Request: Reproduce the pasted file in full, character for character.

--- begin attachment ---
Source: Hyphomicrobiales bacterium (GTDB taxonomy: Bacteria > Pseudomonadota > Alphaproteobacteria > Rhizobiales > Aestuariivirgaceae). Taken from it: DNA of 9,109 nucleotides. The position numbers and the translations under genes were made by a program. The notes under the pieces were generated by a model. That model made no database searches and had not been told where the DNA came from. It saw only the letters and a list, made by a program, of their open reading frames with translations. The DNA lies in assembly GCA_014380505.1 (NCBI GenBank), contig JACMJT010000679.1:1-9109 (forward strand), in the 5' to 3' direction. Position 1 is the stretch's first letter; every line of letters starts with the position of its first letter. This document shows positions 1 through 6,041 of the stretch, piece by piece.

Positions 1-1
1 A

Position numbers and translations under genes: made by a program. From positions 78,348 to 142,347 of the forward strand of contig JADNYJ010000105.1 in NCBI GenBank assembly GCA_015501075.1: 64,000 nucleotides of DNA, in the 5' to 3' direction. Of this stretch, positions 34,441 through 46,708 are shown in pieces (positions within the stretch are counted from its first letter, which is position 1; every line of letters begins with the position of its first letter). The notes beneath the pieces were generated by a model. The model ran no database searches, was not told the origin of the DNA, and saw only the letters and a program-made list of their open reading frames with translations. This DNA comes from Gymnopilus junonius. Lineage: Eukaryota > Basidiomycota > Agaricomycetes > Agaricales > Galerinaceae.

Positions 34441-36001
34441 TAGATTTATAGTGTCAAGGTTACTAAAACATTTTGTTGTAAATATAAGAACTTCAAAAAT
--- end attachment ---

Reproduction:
Source: Hyphomicrobiales bacterium (GTDB taxonomy: Bacteria > Pseudomonadota > Alphaproteobacteria > Rhizobiales > Aestuariivirgaceae). Taken from it: DNA of 9,109 nucleotides. The position numbers and the translations under genes were made by a program. The notes under the pieces were generated by a model. That model made no database searches and had not been told where the DNA came from. It saw only the letters and a list, made by a program, of their open reading frames with translations. The DNA lies in assembly GCA_014380505.1 (NCBI GenBank), contig JACMJT010000679.1:1-9109 (forward strand), in the 5' to 3' direction. Position 1 is the stretch's first letter; every line of letters starts with the position of its first letter. This document shows positions 1 through 6,041 of the stretch, piece by piece.

Positions 1-1
1 A

Position numbers and translations under genes: made by a program. From positions 78,348 to 142,347 of the forward strand of contig JADNYJ010000105.1 in NCBI GenBank assembly GCA_015501075.1: 64,000 nucleotides of DNA, in the 5' to 3' direction. Of this stretch, positions 34,441 through 46,708 are shown in pieces (positions within the stretch are counted from its first letter, which is position 1; every line of letters begins with the position of its first letter). The notes beneath the pieces were generated by a model. The model ran no database searches, was not told the origin of the DNA, and saw only the letters and a program-made list of their open reading frames with translations. This DNA comes from Gymnopilus junonius. Lineage: Eukaryota > Basidiomycota > Agaricomycetes > Agaricales > Galerinaceae.

Positions 34441-36001
34441 TAGATTTATAGTGTCAAGGTTACTAAAACATTTTGTTGTAAATATAAGAACTTCAAAAAT